I’ve had a number of tabs open on my computer about stories you should check out reading the shooting.
Here are a few:
Andrew Kaczynski at Buzzfeed: As Candidate In 2008, President Obama Promised Tougher Gun Laws.
During his first year in office President Obama signed into law more repeals of federal gun policies than President George W. Bush did during his eight years in office, according to the Brady Campaign. The President, speaking after the tragic shooting in Connecticut that took the lives of 20 children said “meaningful action to prevent more tragedies like this.”
But the President has failed to live up to a promise he made during his first campaign for the presidency during which, he said in an interview with the Chicago Sun Times that he would push for stronger gun laws.
After the shooting of Representative Gabrielle Giffords of Arizona and others at a supermarket in Tucson in early 2011, the Justice Department drew up a detailed list of steps the government could take to expand the background-check system in order to reduce the risk of guns falling into the hands of mentally ill people and criminals.
Most of the proposals, though, were shelved at the department a year ago as the election campaign heated up and as Congress conducted a politically charged investigation into the Operation Fast and Furious gun trafficking case, according to people familiar with the internal deliberations. It is not clear which, if any, of the conclusions were relayed to the White House.
Reporters and producers around the country, frantically searching for information online about the alleged school shooter, found what seemed like a match. Ryan Lanza, 24, was believed responsible for the deaths of 27 people in Newtown, Conn., at the Sandy Hook Elementary School.
The Facebook profile showed a Ryan Lanza from Newtown, Conn., who currently lives in Hoboken, N.J. — a male who looks like he’s in his 20s. The photo fit the description, so countless news orgs ran with it in stories and tweets.
Problem is, it was the wrong guy.
The Onion, about the Aurora theater shooting this summer in Colorado – still relevant, and eerily spot on,”Sadly, Nation Knows Exactly How Colorado Shooting’s Aftermath Will Play Out“:
The nation’s citizens also confirmed that, any time now, some religious figure or cable news personality will say something unbelievably insensitive about the tragic shooting.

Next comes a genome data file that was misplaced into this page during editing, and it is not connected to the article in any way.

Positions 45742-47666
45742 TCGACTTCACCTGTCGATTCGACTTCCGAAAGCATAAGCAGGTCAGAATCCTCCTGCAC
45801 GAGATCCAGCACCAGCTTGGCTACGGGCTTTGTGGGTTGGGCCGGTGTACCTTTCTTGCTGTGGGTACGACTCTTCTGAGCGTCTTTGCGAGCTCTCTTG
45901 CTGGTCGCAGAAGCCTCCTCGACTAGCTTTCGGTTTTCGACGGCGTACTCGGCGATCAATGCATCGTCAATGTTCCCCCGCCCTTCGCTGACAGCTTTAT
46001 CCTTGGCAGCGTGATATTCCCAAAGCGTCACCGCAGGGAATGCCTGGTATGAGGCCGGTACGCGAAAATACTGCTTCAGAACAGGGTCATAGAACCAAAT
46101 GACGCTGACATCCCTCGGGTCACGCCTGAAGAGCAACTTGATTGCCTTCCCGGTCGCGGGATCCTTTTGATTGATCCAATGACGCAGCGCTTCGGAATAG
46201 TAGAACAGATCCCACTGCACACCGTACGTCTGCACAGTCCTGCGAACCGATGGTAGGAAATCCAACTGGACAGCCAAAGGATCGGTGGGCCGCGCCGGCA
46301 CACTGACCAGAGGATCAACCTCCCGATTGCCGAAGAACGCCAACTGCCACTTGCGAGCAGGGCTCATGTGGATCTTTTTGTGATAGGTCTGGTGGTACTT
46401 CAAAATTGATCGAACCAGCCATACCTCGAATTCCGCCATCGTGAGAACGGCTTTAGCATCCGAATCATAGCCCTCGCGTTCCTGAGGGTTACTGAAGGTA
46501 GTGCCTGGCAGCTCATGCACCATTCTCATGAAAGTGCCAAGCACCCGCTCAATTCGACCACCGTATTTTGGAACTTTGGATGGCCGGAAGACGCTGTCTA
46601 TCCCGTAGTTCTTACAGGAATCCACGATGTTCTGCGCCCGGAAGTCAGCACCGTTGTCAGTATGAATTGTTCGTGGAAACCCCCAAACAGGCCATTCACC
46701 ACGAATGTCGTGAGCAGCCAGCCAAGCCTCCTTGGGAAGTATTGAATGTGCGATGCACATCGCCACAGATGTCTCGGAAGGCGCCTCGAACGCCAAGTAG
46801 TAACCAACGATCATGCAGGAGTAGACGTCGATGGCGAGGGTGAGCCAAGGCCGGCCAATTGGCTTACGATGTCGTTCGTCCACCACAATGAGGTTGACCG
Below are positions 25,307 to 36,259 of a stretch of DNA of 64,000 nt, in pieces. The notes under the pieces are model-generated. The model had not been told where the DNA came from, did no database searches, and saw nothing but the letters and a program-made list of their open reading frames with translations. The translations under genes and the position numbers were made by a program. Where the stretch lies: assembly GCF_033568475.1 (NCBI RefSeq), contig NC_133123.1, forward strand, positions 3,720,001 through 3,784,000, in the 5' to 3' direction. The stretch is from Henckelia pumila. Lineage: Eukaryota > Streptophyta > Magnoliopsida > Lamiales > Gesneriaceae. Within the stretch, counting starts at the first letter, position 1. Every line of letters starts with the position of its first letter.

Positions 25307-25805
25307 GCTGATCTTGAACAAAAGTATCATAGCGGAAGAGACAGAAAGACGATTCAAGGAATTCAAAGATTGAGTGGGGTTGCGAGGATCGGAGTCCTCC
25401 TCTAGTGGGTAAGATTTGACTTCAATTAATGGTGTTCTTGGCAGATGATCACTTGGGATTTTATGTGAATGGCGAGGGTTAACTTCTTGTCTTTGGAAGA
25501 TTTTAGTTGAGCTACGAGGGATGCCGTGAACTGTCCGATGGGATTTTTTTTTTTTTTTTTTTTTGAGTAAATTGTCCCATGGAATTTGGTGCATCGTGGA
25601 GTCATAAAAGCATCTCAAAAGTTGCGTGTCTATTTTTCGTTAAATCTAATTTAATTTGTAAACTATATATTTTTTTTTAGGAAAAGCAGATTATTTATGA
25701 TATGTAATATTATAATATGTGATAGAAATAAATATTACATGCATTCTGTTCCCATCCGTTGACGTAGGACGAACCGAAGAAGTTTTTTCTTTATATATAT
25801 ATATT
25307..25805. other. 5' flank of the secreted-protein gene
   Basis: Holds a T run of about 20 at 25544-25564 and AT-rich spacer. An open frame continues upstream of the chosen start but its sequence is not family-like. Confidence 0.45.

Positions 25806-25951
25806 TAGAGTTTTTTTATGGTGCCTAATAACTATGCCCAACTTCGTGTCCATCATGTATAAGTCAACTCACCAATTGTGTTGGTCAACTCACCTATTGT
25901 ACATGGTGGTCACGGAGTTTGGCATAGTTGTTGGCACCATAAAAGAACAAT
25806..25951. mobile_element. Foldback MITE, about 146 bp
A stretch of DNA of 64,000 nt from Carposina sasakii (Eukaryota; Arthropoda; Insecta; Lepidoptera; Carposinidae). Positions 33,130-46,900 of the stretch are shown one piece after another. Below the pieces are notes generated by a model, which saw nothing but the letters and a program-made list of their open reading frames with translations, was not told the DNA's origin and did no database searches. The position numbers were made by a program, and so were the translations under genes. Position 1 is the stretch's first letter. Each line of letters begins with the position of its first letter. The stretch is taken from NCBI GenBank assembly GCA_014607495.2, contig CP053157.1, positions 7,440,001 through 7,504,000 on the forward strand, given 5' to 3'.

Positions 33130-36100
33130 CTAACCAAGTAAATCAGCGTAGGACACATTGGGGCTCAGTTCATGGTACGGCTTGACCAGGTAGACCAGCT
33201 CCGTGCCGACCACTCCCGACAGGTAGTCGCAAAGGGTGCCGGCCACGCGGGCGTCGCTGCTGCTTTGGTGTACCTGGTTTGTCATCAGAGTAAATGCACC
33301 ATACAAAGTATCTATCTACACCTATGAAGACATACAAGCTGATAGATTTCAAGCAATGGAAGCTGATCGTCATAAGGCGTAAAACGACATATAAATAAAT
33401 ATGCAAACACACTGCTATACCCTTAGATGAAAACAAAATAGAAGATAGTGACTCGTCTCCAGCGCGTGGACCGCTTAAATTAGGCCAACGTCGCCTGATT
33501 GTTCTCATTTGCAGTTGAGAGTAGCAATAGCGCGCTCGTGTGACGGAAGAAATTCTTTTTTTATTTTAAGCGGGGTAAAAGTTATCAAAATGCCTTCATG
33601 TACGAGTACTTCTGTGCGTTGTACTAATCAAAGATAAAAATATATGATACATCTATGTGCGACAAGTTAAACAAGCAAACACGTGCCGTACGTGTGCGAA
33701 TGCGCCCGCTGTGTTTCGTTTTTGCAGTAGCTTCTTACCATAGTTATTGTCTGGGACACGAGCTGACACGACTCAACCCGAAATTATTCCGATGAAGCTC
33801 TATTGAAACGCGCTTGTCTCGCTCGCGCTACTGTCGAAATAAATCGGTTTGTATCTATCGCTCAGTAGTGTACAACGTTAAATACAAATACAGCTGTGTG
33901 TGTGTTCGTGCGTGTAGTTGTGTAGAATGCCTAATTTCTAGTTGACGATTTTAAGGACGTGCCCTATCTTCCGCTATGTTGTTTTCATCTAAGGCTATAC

“Unfortunately, I’ve been through this a lot, and I pretty much have it down to a science when President Obama will visit Colorado, when he will meet with the families of those who lost loved ones, and when he will give his big speech that people will call ‘unifying’ and ‘very presidential,'” Jacksonville resident Amy Brennen, 32, said, speaking for every other person in the country. “Nothing really surprises me when it comes to this kind of thing anymore. And that makes me feel terrible.”
“Oh, and here’s another thing I hate I know,” Brennen continued, “In exactly two weeks this will all be over and it will be like it never happened.”
Steve Kornacki at Salon, “When Democratis gave up on guns,” from April of this year:
It’s probably worth remembering how this situation came about. In the 1980s and ‘90s, Democrats proudly trumpeted their support for gun control. Crime rates were much higher, so the issues polled well, and when Bill Clinton became president in 1993 he managed to push the long-stalled Brady bill, which mandated a five-day waiting period for the purchase of a handgun, through Congress and into law. A federal ban on assault weapons followed a year later, and while Democrats paid a real price with gun owners and rural voters in the 1994 midterms, Clinton had no trouble winning a second term in 1996.
The gun control turning point came in 2000, when Al Gore lost a number of states – West Virginia, Kentucky, Missouri, Ohio, Arkansas and even his native Tennessee – with substantial populations of rural and small-town lower-income white voters that Clinton had carried 1992 and ’96. At the same time, Gore improved on his party’s traditional performance in large metro areas with more affluent, culturally liberal voters, producing a virtual tie in the national popular vote and a national electoral map dominated by Republican red.